Autumn is the time of year for Upper Sixth Form students across the country to make decisions about which university to apply to. They will be doing their homework and visiting as many as possible whilst trying to stay on top of their various A-Level courses. Having been a Head of Sixth Form in the past, I know how difficult those decisions can be. Get it wrong and you are stuck somewhere second rate with few job prospects, get it right and you are on the path to the best years of your life with the bright sunlit uplands ahead.
Whenever I have to make a tough decision I am always reminded of what Tony Blair said when leaving office after 10 years in power. His biggest regret, he noted, was not being bolder from the beginning. I assume he meant that, with the benefit of hindsight, the difficult decisions were perhaps not quite as tough as they seemed at the time, and the right course of action was invariably the best way, not the easy way.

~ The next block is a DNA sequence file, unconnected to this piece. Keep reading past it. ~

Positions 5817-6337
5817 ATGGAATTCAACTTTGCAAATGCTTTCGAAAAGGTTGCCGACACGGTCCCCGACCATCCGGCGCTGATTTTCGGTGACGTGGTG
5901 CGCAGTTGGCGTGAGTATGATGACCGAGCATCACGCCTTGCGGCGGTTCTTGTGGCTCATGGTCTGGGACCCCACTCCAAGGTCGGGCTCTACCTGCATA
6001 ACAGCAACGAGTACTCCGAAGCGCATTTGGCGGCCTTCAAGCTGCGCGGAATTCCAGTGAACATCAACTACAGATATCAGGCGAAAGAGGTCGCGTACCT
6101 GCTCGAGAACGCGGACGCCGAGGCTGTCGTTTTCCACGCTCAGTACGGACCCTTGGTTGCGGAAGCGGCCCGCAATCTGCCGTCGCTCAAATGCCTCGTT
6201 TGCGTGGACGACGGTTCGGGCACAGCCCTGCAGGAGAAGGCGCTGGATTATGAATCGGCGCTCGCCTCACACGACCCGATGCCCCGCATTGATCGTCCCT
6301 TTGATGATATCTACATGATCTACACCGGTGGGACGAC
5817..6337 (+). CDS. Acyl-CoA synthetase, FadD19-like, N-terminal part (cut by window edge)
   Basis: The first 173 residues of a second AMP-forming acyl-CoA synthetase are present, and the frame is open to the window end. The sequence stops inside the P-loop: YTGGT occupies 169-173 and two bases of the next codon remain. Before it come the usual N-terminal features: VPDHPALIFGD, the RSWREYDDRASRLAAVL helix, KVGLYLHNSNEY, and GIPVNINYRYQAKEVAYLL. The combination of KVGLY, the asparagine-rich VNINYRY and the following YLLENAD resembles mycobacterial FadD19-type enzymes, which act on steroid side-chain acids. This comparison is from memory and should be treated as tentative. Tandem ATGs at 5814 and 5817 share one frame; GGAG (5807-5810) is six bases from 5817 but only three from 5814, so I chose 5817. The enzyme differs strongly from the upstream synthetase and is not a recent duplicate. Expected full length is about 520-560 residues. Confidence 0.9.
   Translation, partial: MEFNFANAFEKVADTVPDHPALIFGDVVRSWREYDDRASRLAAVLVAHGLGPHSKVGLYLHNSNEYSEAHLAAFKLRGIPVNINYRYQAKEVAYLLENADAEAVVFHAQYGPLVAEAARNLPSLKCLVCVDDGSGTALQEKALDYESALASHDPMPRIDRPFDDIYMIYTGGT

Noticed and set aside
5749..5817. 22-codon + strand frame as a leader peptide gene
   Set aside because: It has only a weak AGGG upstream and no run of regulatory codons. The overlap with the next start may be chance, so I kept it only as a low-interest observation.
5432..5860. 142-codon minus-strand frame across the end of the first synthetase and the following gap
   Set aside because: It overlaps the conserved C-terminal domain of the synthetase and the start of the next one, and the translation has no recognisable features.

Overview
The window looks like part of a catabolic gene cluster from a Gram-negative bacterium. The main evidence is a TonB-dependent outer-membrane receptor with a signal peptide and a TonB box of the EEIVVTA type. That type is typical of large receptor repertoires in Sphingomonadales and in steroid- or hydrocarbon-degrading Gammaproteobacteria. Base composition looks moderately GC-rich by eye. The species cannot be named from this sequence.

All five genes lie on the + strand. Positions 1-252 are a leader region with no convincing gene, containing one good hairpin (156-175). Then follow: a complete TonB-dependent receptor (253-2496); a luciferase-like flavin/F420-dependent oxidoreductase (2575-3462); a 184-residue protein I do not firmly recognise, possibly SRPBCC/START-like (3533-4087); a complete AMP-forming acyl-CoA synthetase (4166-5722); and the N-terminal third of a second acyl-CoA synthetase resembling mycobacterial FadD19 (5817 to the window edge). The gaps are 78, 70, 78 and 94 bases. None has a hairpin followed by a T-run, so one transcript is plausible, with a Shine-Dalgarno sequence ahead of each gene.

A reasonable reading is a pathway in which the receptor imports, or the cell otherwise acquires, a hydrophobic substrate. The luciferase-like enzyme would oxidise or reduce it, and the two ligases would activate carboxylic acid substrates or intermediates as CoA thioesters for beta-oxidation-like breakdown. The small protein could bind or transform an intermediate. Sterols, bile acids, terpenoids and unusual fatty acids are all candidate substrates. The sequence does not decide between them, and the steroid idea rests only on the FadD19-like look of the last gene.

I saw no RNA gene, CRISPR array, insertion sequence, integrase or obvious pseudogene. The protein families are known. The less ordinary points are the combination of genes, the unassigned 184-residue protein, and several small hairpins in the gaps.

Linking this to university decisions is perhaps a stretch but a valuable reminder for Sixth Form students. The choice in front of young people is extensive and for those fortunate to live in the south east it is even richer with quality options at every turn. Of course the attraction to a 16 or 17 year old is to study close to home, have mum and dad within arm’s reach and your existing friendship blanket barely out of touching distance. But could it be that living in and around London makes us blinkered to the possibilities of studying further afield? Are we perhaps apprehensive about travelling four hours on the East Coast mainline? Or, scared to experience life north of the Watford Gap?
There are many outstanding universities in cities like Manchester and Birmingham, Warwick has one of the best campuses in Europe and who could forget that St Andrews was just crowned university of the year by the Sunday Times? I would challenge all Sixth Formers to do something amazing with their limited time at university, go somewhere you know almost nothing about, study something you love and take up hobbies and pass times that you never had the courage to do at school. Like Blair said, the biggest risk is not being bolder in our decision making, this lesson is as important for Sixth Form students today as it was for New Labour over 20 years ago.